measuring progress of the green economy

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  • 1. DRAFT WORKING PAPER3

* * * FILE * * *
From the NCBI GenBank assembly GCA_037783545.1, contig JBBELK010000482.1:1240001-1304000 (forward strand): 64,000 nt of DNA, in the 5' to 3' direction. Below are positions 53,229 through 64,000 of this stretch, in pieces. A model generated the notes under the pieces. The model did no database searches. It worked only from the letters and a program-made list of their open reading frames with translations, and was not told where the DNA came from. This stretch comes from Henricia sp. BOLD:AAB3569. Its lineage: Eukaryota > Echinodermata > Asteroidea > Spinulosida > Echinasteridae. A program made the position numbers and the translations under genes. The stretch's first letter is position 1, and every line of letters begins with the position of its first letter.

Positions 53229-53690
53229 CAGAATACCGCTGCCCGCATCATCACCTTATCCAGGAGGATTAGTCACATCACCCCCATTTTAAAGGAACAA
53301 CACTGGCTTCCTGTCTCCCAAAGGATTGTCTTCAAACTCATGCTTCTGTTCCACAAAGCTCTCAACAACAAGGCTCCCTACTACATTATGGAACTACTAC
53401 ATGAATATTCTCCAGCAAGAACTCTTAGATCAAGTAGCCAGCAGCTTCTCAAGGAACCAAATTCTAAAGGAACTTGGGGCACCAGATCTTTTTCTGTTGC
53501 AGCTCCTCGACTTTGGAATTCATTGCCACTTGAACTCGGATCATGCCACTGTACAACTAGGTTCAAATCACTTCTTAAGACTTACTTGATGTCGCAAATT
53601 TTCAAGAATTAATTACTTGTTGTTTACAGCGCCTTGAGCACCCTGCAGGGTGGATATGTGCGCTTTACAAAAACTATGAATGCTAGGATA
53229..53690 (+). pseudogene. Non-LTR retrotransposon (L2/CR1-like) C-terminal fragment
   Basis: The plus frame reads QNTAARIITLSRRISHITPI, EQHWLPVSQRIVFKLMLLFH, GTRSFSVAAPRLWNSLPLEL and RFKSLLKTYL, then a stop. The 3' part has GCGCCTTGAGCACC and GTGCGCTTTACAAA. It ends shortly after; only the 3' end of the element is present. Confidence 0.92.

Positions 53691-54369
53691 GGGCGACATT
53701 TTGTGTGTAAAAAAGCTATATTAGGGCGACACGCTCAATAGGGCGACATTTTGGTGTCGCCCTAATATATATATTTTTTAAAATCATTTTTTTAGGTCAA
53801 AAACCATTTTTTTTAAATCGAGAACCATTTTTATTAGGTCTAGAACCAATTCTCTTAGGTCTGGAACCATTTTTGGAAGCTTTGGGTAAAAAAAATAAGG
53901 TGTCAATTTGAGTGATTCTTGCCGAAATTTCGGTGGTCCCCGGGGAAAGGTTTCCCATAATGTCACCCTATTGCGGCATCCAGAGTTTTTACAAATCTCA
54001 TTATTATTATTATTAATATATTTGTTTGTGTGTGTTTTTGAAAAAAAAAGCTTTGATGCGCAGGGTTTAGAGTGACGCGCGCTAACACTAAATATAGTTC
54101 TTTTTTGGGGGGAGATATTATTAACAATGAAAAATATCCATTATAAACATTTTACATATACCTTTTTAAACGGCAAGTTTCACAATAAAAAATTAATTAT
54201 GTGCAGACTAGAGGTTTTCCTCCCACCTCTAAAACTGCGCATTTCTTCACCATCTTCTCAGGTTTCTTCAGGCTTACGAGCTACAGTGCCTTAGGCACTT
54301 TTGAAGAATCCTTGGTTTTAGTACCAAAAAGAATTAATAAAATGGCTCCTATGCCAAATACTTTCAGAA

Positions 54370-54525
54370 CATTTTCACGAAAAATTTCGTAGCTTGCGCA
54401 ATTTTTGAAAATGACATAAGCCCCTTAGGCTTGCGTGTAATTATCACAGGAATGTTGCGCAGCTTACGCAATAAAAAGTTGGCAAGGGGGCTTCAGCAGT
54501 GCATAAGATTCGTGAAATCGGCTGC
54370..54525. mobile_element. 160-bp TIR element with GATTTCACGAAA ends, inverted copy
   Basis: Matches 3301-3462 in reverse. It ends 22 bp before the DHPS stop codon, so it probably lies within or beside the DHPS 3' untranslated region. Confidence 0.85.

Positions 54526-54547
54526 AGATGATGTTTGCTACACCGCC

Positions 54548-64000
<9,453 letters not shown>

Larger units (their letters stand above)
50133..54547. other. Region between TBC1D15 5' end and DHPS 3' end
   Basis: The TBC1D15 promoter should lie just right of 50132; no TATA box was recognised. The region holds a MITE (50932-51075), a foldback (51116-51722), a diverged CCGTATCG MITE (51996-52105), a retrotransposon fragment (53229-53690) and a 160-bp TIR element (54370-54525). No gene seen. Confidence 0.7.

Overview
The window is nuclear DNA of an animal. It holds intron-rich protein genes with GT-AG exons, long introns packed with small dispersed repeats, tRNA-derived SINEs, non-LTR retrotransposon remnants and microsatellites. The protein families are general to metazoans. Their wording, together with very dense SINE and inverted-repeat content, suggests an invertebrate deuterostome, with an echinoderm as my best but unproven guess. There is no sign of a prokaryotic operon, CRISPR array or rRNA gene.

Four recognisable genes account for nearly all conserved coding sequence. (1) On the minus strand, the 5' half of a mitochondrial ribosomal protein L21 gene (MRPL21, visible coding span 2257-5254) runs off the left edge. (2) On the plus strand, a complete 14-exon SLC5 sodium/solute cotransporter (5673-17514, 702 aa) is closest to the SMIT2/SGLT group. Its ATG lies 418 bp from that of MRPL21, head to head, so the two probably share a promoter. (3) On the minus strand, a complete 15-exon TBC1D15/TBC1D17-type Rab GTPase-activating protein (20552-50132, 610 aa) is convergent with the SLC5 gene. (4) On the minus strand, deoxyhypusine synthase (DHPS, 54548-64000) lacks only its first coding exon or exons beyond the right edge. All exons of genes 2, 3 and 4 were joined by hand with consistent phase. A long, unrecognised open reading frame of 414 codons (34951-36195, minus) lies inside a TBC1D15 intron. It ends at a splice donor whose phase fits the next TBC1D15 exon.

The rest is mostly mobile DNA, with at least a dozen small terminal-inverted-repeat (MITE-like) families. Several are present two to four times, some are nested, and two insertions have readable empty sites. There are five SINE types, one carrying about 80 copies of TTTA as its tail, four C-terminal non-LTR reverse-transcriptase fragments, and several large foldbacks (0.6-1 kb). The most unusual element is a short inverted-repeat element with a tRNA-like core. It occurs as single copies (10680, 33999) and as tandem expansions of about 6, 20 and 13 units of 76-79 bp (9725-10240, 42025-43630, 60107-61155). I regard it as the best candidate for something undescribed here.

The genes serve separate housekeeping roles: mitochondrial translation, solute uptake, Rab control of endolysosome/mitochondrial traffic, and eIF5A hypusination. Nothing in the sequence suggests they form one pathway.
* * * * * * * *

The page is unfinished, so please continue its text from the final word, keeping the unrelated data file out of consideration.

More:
2. AcknowledgmentsThis draft working paper was written by Andrea M. Bassi and Sheng Fulai, with contributionsfrom Derek Eaton, Guido Sonnemann, Yacouba Gnegne and Joy Kim. Leigh-Ann Hurt,Ashibindu Singh, Ron Witt, Stefanos Fotiou and Jaap van Woerden provided comments. KimHyojoo provided research assistance. The views expressed in this paper do not necessarilyrepresent those of UNEP.Copyright United Nations Environment Programme, June 2012This draft working paper may be reproduced in whole or in part and in any form for educational and non-profit purposes without special permission from the copyright holder, provided acknowledgement of thesource is made. UNEP would appreciate receiving a copy of any publication that uses this publication as asource.No use of this draft working paper may be made for resale or for any other commercial purpose whatsoeverwithout prior permission in writing from UNEP.DisclaimerThe designations employed and the presentation of the material in this publication do not imply theexpression of any opinion whatsoever on the part of the United Nations Environment Programmeconcerning the legal status of any country, territory, city or other area or of its authorities, or concerningdelimitation of its frontiers or boundaries. Moreover, the views expressed do not necessarily represent thedecision or stated policy of the United Nations Environment Programme, nor does citing of trade names orcommercial processes constitute endorsement. 3. Measuring Progress towards a Green EconomyList of acronyms and abbreviations ............................................................................................ 4Executive summary....................................................................................................................... 5I.Introduction ........................................................................................................................... 6II. Indicators for environmental issues and targets................................................................. 8III. Indicators for policy interventions..................................................................................... 11IV. Indicators for policy impacts on well-being and equity ................................................... 13 4.1 Well-being indicators...................................................................................................................... 14 4.2 Social equity indicators................................................................................................................... 16V. Examples of policy instruments and related indicators ................................................... 19 5.1 Incentives ......................................................................................................................................... 19 5.2 Public procurement ........................................................................................................................ 19 5.3 Regulation........................................................................................................................................ 19 5.4 Education, training and skills development ................................................................................. 20VI. Data needs and capacity building ...................................................................................... 21VII. Ways forward...................................................................................................................... 23References.................................................................................................................................... 25 3 4. List of acronyms and abbreviationsBtuBritish thermal unit, a traditional unit of energyDPSIRDriving force Pressure State Impact ResponseEGSS Environmental Goods and Services SectorFAOFood and Agriculture Organization of the United NationsGDIGender-related Development IndexGDPGross Domestic ProductGHGGreenhouse Gasha hectareHDIHuman Development IndexICTs Information and Communication TechnologiesIEAInternational Energy AgencyIILS International Institute for Labour StudiesIISD International Institute for Sustainable DevelopmentILOInternational Labour OrganizationIOEInternational Organisation of EmployersIRPInternational Resource PanelITUC International Trade Union ConfederationMDGs Millennium Development GoalsOECD Organisation for Economic Co-operation and DevelopmentPM10 Particulate MatterR&DResearch and DevelopmentSEEA United Nations System of Environmental-Economic AccountingSNASystem of National AccountsTEEB The Economics of Ecosystems and BiodiversityUNCSDUnited Nations Commission on Sustainable DevelopmentUNEP United Nations Environment ProgrammeUNFCCC United Nations Framework Convention on Climate Change 4 5. Executive summaryThe measurement of a green economy follows its definition. For the United Nations EnvironmentProgramme (UNEP), a green economy is one that results in improved human well-being and social equitywhile significantly reducing environmental risks and ecological scarcities. Various indicators are alreadyavailable to reflect these aspects and show the extent to which progress has been made.A green economy is also considered more as a vehicle to deliver sustainable development than adestination in itself. Accordingly, indicators need to be placed in the context of making green economypolicies and achieving sustainable development. Governments may choose environmental, economic orsocial issues as an entry point to adopting a green economy approach. For UNEP, it is natural to start withenvironmental issues.Indicators are needed to bring attention to the issues, set targets and track progress. From a global point ofview, broad indicators could cover the areas of climate change, ecosystem management, resourceefficiency, and chemicals and waste management. Within each of these areas, a few leading indicatorsmay be identified. Under climate change, for example, the leading indicators may include carbonemissions, the share of renewable energy in the power supply, and energy consumption per capita.Once targets are established, policies are needed to address the issues and reach the target. In the greeneconomy approach, a core policy instrument is the shift in investment towards green activities, to besupported by other enabling conditions such as fiscal reform, pricing policy, government procurement,and training for green skills. Indicators are available to show and track these policy inputs. Under fiscalpolicy, for example, indicators can show subsidy levels for fossil fuels, water and fisheries.Policies in a green economy approach are expected to not only address the main issues for which they aredevised, but also generate co-benefits. If the issues we start with are environmental, then green economypolicy interventions are expected to also contribute to human well-being and social equity. If we startwith economic or social issues, similarly, policy interventions should generate co-benefits for otherdimensions of sustainable development.Major components of well-being and social equity in connection with green economy policy interventionsmay include: employment, the growth of the environmental goods and services sector (EGSS) (because itwould reduce environmental pressure, which would support improvement in human well-being), totalwealth including human capital, natural capital and produced capital, access to key resources such asclean energy, water and sanitation, and health. Investing in clean technology, for example, is expected togenerate jobs and income from the growth of the EGSS. Investing in ecosystem restoration is expected toenhance the value of natural capital, while training in green skills is expected to build up human capital,both adding to the total wealth of nations.For many countries, notably those in developing regions, it will be necessary to enhance their capacity tocollect and evaluate data in order to use indicators in support of their policymaking for a green economy.Technical assistance and capacity building will be required in order to address the special needs of thesecountries and support the development of the necessary information systems. 5 6. I.IntroductionIn October 2008, UNEP launched a Green Economy Initiative consisting of research, advocacy andadvisory services to governments. The objective is to motivate policymakers to support increasedinvestments in environmentally significant sectors such as renewable energy, clean technologies, energy-efficient buildings, public transport, waste management and recycling, and sustainable management ofland, water, forests, fisheries and tourism. To achieve this objective, the initiative focuses ondemonstrating the contributions such green investments can make to the growth of income and jobs andimproved access by the poor to clean energy, safe water and sanitation, apart from reducingenvironmental pressure.As many countries are now embracing the green economy approach and designing related strategies,policies and investments, the issue of measurement has arisen. A typical question is how to measure agreen economy. The answer to such a question demands an answer to the question of what is a greeneconomy.UNEP defines a green economy as one that results in improved human well-being and social equity whilesignificantly reducing environmental risks and ecological scarcities. Accordingly, human well-being andsocial equity as well as environmental risks and ecological scarcities need to be measured throughindicators. Many elements of well-being and equity are already covered by existing indicators, such asthose tracking the Millennium Development Goals (MDGs), the Human Development Index (HDI), andthe set of Sustainable Development Indicators. Many elements of environmental risks and ecologicalscarcities are also covered by existing indicators,